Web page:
The world’s central banks have acquired a record amount of gold in the third quarter of 2018 since 2015. The biggest buyer was Russia’s Central Bank, according to the World Gold Council (WGC) report.
Over the past three months, global gold purchases totaled more than 148,000 tonnes, up 22% year-on-year, reports the World Gold Council.
The leaders in purchases were Russia (99.2 tonnes of gold) and Turkey (18.5 tonnes).
Russia’s central bank gold reserves surpassed 2,000 tonnes for the first time. Currently, Russia accounts for 17% of the world’s reserves. The value of Russian gold is estimated at more than $78 billion.
Kazakhstan, India and Poland also increased their gold reserves. Hungary increased its gold reserves tenfold in the last quarter (from 3.1 to 31.5 tonnes).
Gold is often considered as a hedge against any fall in value of the US dollar.
During the third quarter, the dollar index ticked up by around 0.7 percent.
The overall net effect was that gold demand in the third quarter was 964.3 tons, 6.2 tons higher on a year-on-year basis.
The strengthening of the US dollar has caused not only the Russian rouble but also the Turkish lira and other currencies to weaken.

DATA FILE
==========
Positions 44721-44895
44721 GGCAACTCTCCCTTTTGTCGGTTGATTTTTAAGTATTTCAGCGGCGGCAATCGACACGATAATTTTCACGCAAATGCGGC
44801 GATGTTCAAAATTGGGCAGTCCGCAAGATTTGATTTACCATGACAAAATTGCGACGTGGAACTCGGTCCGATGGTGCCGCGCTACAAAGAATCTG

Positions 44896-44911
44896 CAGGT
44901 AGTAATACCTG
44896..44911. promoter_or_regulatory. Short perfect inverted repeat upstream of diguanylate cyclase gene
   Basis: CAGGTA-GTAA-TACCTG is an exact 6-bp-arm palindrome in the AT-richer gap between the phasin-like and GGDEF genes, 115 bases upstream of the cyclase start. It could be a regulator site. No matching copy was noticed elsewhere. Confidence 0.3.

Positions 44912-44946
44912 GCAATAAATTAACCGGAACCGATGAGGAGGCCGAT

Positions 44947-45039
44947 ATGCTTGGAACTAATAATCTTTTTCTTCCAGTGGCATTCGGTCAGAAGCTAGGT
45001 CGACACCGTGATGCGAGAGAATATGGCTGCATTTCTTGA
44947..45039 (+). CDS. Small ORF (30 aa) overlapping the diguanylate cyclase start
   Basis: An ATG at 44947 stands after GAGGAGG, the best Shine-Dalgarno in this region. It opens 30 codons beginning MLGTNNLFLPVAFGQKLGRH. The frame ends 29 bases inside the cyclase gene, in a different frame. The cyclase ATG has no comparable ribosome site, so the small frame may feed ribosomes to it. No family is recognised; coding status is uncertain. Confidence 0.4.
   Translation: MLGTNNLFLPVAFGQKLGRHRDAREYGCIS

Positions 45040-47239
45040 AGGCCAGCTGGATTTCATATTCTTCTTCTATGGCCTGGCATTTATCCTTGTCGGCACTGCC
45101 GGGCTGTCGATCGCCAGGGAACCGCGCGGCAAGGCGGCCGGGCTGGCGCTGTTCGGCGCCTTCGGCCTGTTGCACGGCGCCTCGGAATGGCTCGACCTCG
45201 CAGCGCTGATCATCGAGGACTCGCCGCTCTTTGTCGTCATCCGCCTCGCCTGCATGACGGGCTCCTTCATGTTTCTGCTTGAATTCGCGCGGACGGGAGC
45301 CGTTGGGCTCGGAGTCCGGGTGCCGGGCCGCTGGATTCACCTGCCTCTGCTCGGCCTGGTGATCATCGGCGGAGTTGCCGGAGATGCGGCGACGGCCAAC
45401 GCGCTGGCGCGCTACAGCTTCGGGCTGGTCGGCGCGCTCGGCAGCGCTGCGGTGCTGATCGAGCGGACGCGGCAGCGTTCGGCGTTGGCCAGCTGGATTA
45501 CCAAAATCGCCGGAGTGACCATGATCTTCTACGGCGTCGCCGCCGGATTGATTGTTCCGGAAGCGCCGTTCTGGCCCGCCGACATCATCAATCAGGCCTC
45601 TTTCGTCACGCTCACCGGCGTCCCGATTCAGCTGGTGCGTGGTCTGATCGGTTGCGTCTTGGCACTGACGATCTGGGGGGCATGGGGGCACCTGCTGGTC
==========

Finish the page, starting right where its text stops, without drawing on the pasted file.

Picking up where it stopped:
In September 2018, Express.co.uk spoke to Professor of Business Economics at Brunel University London Francesco Moscone who explained countries are now purchasing gold as they seek to protect themselves from the US dollar hegemony and its fluctuations.
He said: “Most of the emerging economies have dollar-denominated debt, making them quite vulnerable to further Washington increase in the interest rates.
“This is one of the main reasons why Russia has cut its holdings of US foreign debt by more than half since 2017.”
Professor Moscone explained: “Russia especially has solid reasons for dropping dollars in exchange for gold.
“As Russia is facing political sanctions from western countries in general, it may want to play it safe and bet on gold.
“Unlike currencies, gold cannot be declared ‘worthless’.”